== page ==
Putting a focus on the runners instead of the tragedy, this account of the 2013 Boston Marathon offers hope and a keep-going attitude.
The 2013 Boston Marathon will inevitably be remembered for the two bombs that went off and the deaths and injuries they inflicted. In 4:09:43, Hal Higdon collects the memories of runners who took part in the event, creating a composite portrait of a day that began as an anticipated race and ended in tragedy.
The book talks about the race chronologically, so most of the anecdotes included involve runners preparing for the event or talking about the challenges they faced during the route itself. Higdon, who has covered the Boston Marathon, and running in general, for many years, was not in attendance at the 2013 race, so many of the midrace reactions he includes come from social media or published articles. His knowledge of the event comes through as he explains why different sections of the route are particularly difficult, or as he details the culture of running and the importance of the Boston race to first-time participants.
In many cases, the book gives quick backstories of the runners who participated that day: a Scottish runner who came to Boston for the first time; a mother who luckily told her daughter not to bother meeting her at the finish line because it would be too crowded; an experienced but legally blind runner and the radio host who served as his guide. As readers already know how the story ends, some of the details—such as runners lamenting a poor time or describing the difficult adjustment to running downhill—can sometimes feel insignificant. Still, this approach does establish the normalcy that the attacks unexpectedly shattered.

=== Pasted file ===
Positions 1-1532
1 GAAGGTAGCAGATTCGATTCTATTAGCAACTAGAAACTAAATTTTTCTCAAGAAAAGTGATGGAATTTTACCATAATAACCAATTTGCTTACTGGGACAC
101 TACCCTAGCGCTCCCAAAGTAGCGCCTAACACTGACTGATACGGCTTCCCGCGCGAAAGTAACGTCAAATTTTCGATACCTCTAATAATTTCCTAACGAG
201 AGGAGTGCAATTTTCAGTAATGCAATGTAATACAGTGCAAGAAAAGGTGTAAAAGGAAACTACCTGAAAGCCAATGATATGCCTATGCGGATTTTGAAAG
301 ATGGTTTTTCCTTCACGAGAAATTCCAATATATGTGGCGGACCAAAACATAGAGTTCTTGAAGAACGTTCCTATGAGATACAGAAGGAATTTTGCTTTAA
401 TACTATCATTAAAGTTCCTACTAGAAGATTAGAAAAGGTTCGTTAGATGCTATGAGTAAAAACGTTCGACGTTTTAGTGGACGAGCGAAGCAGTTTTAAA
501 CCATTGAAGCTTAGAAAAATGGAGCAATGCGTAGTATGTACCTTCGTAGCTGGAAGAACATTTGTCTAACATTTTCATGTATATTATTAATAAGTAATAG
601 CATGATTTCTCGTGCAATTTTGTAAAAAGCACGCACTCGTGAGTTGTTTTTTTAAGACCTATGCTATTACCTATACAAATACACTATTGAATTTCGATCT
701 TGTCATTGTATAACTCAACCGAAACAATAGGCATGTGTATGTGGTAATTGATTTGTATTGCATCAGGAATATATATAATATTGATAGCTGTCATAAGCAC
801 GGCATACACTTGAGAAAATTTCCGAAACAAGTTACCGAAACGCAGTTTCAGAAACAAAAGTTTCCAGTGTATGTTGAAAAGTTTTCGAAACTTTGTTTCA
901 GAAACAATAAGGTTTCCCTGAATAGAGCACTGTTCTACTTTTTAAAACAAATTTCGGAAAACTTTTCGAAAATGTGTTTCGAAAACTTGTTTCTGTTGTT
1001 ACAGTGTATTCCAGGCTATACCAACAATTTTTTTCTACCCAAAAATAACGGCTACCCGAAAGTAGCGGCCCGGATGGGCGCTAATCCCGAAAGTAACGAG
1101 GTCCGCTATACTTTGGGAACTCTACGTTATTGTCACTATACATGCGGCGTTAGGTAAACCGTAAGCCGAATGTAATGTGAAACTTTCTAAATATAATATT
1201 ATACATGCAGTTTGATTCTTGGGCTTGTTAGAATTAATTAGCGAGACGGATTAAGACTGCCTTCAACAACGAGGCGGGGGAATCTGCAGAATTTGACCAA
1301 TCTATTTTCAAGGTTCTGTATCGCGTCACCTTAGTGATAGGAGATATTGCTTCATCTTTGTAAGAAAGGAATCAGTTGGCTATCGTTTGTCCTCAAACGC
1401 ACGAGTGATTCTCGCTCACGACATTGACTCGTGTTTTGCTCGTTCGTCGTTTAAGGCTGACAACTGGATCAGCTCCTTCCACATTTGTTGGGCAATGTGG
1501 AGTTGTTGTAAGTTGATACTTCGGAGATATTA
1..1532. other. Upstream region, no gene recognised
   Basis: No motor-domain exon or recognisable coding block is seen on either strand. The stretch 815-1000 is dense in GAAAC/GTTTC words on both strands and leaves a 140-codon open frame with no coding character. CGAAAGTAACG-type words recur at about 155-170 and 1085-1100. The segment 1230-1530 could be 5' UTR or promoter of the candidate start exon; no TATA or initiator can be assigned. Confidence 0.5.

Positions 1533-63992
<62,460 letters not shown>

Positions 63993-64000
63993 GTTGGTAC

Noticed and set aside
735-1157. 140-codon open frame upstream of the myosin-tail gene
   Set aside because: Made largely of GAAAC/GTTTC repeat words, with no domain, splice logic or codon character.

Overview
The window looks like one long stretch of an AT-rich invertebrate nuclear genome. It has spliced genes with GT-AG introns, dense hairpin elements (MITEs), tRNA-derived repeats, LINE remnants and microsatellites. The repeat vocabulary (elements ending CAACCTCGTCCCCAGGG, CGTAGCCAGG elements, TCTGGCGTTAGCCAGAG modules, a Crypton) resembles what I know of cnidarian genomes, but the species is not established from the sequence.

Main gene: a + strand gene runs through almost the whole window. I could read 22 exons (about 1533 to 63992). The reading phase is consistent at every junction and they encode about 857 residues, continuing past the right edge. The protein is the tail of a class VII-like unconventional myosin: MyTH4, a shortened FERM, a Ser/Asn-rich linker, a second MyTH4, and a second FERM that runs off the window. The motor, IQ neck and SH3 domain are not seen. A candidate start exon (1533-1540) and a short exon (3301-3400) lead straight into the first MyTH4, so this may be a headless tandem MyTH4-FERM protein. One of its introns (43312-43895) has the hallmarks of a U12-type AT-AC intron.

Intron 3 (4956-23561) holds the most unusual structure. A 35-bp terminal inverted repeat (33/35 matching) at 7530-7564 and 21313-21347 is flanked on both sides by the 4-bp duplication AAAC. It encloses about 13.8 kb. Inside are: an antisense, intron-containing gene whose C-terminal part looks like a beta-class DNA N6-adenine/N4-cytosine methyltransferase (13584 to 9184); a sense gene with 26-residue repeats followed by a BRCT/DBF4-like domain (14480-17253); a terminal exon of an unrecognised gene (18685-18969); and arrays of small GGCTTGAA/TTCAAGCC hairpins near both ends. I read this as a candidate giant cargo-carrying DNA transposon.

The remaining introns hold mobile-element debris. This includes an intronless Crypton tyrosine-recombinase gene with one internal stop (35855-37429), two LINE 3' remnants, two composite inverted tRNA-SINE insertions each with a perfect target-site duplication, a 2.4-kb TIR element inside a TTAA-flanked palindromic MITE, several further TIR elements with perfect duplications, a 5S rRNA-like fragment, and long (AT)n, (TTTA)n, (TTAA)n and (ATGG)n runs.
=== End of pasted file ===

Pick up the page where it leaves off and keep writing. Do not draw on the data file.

Where 4:09:43 excels is in its final chapters, as those who witnessed the bombings give their own accounts of what happened. The book does a nice job of focusing on the runners’ often-confused reactions and the ways race fans and participants pulled together when the attack came. John Munro, the Scottish runner, talks about recovering from an injury in the medical tent when he heard the explosion. Tracy and Chris McGuire, a married couple, recall trying to locate one another amid the commotion.
Perhaps the most affecting story comes from runner Sarah Mutter, who along with forty others was given food and a place to recoup by a concerned resident, then received a phone call about a death in the family the night before. Stories like these effectively humanize the experience of the marathon bombing while keeping the focus on the runners rather than the crime.
Much like a marathon, the book takes a while to get where it’s going, but the payoff comes right at the end.